Even White House economic adviser Kevin Hassett, is calling for the unemployment rate to reach 20% in the next report due out in May.
Going back to the alternative opinions offered by Steve Englander and Neil Dutta, the rate of decline would be starting at a much higher point in the U-6 unemployment rate, thereby requiring an even faster return of jobs for the rate to fall as the economy re-opens.
The idea that as the economy re-opens, the unemployment rate will drop quickly does not seem to be borne out by some of the data.
Source: Morgan Stanley Research
The forecasts that we see in the preceding chart, seems to show that even in a best case, bullish scenario, we won’t see a return to prior employment levels until mid-2021 and possibly into 2022 under a worse case, bearish scenario.
Source: Goldman Sachs Investment Research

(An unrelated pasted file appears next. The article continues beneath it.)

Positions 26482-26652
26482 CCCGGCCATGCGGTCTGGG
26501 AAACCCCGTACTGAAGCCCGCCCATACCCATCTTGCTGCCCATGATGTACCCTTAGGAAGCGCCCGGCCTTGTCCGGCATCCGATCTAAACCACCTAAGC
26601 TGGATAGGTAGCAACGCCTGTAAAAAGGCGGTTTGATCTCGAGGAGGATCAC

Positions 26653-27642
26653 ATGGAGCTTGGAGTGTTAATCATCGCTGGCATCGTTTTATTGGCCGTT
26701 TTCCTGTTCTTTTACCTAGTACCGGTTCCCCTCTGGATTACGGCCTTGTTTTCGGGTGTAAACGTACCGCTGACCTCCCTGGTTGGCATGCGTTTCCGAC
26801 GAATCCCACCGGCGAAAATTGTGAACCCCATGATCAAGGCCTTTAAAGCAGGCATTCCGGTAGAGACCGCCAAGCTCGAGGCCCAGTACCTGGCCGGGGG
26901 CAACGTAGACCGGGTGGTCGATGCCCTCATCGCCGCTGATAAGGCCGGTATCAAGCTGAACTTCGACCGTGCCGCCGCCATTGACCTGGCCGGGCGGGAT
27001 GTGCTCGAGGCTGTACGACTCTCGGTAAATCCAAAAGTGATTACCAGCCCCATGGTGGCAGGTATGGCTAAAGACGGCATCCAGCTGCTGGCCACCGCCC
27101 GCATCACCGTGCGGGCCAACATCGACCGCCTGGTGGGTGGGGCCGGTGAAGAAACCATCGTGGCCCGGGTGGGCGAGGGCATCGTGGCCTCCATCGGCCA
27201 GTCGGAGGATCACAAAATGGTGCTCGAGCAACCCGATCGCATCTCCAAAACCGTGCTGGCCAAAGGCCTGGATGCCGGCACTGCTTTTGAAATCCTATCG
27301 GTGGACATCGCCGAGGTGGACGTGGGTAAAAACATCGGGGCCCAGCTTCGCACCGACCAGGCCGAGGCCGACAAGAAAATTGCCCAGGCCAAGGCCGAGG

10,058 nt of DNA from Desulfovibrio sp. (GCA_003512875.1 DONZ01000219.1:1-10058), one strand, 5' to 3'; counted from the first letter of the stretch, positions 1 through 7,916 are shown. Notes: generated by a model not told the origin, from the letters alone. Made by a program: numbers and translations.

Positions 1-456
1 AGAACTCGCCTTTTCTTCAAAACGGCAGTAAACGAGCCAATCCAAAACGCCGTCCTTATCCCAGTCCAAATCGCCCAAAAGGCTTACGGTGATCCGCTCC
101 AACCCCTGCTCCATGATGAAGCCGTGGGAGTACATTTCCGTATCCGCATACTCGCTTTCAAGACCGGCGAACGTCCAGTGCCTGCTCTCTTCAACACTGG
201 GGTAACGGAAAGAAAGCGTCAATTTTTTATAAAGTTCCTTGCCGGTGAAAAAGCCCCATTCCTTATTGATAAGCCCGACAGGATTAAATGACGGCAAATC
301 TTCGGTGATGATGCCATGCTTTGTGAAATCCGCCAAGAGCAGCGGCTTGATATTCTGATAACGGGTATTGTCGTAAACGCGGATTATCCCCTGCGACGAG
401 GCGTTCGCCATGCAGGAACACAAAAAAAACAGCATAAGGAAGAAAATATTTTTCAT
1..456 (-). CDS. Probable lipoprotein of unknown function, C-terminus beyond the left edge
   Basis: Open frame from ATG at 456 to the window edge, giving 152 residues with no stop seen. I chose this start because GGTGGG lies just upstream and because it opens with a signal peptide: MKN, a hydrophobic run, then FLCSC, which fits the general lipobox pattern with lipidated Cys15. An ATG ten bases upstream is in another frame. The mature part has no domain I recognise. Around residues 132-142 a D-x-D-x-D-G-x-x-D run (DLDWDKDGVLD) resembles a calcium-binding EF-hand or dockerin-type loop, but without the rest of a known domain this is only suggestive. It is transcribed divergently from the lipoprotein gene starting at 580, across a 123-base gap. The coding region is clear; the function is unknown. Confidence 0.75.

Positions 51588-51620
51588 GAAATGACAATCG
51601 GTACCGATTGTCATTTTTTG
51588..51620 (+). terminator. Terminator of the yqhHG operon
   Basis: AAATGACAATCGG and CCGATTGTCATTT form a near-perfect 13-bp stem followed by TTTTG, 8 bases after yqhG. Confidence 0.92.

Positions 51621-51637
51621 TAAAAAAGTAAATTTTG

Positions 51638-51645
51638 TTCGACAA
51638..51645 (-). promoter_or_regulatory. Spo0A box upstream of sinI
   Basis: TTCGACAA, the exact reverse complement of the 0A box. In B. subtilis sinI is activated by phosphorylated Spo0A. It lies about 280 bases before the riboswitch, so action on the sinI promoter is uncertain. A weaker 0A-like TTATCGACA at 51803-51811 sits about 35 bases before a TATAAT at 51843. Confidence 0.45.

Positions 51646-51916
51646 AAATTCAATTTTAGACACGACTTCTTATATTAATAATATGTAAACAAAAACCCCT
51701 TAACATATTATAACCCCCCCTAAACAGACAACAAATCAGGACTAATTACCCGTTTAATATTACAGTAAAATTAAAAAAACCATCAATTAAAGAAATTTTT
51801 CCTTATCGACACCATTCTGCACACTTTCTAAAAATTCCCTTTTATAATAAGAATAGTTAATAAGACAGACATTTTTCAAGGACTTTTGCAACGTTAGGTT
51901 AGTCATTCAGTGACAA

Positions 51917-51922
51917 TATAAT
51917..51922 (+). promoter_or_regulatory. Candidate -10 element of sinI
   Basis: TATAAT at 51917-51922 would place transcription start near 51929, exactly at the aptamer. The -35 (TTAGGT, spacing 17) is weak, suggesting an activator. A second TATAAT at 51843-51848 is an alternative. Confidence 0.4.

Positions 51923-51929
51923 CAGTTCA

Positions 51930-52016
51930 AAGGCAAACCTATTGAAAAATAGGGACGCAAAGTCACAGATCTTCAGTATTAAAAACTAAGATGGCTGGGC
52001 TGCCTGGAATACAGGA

The above chart seems to indicate that trying to wring out the slack in the labor market could require much more time than stock market investors are anticipating. Based on our translation of the data presented in that chart, it appears that the slack in the labor market could continue well into late 2021 and early 2022.
We would note that Goldman’s projections assume no additional wave of COVID-19 that would require another shutdown of the economy.
Goldman’s takeaway is that “contrary to expectations for a quick return to normal, it will take years (if ever) before the unemployment rate recorded in late 2019 is back”.
Based on our interpretation of the chart above, it seems to be illustrating that while the majority of layoffs occurred in such industries that include hospitality & leisure, along with bars & restaurants, all of the subcategories in the labor market saw declines in employment during April 2020.
The fact that these job losses were widespread among all sectors of the U.S. economy, they conclude that a “V”-shaped recovery is highly unlikely.
The loss of jobs is only part of the problem facing workers. There are also other dynamics at work which are making it increasingly difficult for many to maintain the lifestyle to which they have become accustomed.
The first problem has to do with the lack of savings to provide a short-term cushion to fall back on during hard economic times.
Source: Real Investment Advice